Nutrition in general patients with peritonitis

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Nutrition In general, patients with peritonitis develop some degree of gut dysfunction (eg, ileus) after exploration. Consider establishing some form of nutritional support early in the course of treatment because most patients have an insufficient enteral intake for a variable amount of time preoperatively. The existing data support that enteral nutrition is superior to parenteral hyperalimentation. If enteral feeding is contraindicated or not tolerated, parenteral nutrition should be instituted. Follow-up After resolution of peritonitis and peritoneal abscesses, follow-up care is directed mostly by specifics of the underlying disease process and the presence or absence of chronic complications (eg, enterocutaneous fistulae). Patients with simple peritoneal infections after appendicitis or cholecystitis are usually cured and do not require long-term follow-up care. Patients with peritoneal operations for perforated peptic ulcer disease, Crohn disease, pancreatitis, and others often require lifelong medical therapy and treatment of recurrent complications. Complications Surgical site infection/dehiscence The incidence of surgical site infection increases with the degree of contamination; therefore, surgical site infection occurs at much higher rates after operations for peritonitis and peritoneal abscess (ie, 5-15% compared to <5% for elective abdominal operations for noninfectious etiologies). Surgical site infection may be expected if the wound is closed in the setting of gross abdominal contamination (see Table 4). Perioperative systemic antibiotics, the use of wound protector devices, and lavage of the wound at the end of therapy do not reliably prevent this complication. These wounds should be left open and be treated with wet-to-dry dressing changes several times a day or VAC dressing should be applied. Table 4. Wound Classification and Risk for Surgical Site Infection Classification Examples Incidence of 31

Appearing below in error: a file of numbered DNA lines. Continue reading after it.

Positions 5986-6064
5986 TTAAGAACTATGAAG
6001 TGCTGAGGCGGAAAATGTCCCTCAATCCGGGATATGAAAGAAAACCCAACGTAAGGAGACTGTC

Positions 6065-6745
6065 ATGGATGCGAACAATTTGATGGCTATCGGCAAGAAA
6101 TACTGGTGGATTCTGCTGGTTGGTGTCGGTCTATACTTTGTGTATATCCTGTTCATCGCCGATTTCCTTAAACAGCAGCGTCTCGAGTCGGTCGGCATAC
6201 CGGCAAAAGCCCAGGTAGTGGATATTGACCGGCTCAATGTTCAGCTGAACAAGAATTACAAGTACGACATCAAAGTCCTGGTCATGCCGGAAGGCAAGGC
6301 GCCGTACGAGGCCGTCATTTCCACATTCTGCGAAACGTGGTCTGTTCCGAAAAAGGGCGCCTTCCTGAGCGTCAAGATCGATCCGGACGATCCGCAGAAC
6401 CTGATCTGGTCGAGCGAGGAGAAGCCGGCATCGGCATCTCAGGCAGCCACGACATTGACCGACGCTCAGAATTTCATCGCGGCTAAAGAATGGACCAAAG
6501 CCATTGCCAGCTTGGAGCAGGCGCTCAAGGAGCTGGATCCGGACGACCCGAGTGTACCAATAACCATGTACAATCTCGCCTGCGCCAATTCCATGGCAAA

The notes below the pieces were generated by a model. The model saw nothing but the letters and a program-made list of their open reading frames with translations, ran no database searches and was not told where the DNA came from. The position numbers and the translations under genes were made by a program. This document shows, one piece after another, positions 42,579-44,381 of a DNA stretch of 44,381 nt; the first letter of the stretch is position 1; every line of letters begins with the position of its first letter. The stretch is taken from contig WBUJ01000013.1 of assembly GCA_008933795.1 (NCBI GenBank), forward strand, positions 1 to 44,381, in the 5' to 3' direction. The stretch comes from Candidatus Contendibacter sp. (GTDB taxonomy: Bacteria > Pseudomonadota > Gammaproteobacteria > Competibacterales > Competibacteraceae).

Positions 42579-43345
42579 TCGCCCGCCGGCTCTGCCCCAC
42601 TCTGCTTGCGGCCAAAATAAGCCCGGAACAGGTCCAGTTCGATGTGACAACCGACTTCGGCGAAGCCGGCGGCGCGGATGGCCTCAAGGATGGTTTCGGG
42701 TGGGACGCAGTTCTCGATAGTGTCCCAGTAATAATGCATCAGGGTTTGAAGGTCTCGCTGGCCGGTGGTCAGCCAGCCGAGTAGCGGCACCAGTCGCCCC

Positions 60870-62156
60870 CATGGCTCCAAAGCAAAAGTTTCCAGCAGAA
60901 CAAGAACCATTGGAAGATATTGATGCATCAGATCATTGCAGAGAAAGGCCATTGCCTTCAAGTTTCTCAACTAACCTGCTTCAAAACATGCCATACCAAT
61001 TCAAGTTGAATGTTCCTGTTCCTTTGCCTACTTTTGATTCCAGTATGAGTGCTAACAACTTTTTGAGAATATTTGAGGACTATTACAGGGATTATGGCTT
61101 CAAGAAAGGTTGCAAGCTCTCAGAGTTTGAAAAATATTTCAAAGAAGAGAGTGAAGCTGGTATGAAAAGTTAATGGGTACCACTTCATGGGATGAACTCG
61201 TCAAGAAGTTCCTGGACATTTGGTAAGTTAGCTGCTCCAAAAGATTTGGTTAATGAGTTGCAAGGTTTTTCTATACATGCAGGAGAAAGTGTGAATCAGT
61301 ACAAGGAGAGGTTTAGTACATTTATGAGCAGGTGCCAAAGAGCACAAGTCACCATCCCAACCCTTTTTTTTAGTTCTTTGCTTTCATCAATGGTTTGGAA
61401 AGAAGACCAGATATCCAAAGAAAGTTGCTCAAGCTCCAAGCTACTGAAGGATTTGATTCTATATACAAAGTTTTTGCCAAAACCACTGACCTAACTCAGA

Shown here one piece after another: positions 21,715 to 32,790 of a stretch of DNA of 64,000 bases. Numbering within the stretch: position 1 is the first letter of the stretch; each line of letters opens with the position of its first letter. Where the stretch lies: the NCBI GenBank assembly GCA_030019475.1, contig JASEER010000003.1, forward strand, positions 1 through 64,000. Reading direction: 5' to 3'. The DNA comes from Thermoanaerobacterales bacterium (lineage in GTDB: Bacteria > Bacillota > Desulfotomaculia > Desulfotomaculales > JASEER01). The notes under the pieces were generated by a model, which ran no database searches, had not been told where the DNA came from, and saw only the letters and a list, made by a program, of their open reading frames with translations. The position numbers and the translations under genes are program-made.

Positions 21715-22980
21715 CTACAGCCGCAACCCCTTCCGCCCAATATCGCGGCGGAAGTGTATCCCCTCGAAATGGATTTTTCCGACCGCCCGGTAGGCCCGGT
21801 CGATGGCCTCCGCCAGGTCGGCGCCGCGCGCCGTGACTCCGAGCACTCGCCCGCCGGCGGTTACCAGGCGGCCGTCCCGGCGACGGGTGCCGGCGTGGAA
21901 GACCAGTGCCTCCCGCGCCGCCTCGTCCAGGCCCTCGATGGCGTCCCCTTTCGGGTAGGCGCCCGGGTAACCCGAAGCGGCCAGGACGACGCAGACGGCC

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Surgical Site Infection (%) Clean Elective surgery without violation of the gut or infected spaces <2 Clean contaminated Elective bowel surgery (prepared bowel, mechanical and antibiotic) 5-15 Contaminated Emergent bowel surgery (unprepared bowel, minor spillage), drainage of infected spaces 15-30 Dirty Grossly contaminated traumatic wounds, significant intestinal spillage, grossly infected and devitalized tissue (necrotizing infection) >30 Impaired wound healing The same factors that impair clearance of the abdominal infection contribute to increased problems related to wound healing (eg, malnutrition, severe sepsis, multiple organ system dysfunction, advanced age, immunosuppression) and should be addressed aggressively. Patients with severe abdominal infections demonstrate higher incidences of fascial dehiscence and incisional hernia development, requiring later reoperation.
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  • Winter '18
  • Jane doe
  • Sula, Peritoneum, peritoneal dialysis, Peritonitis

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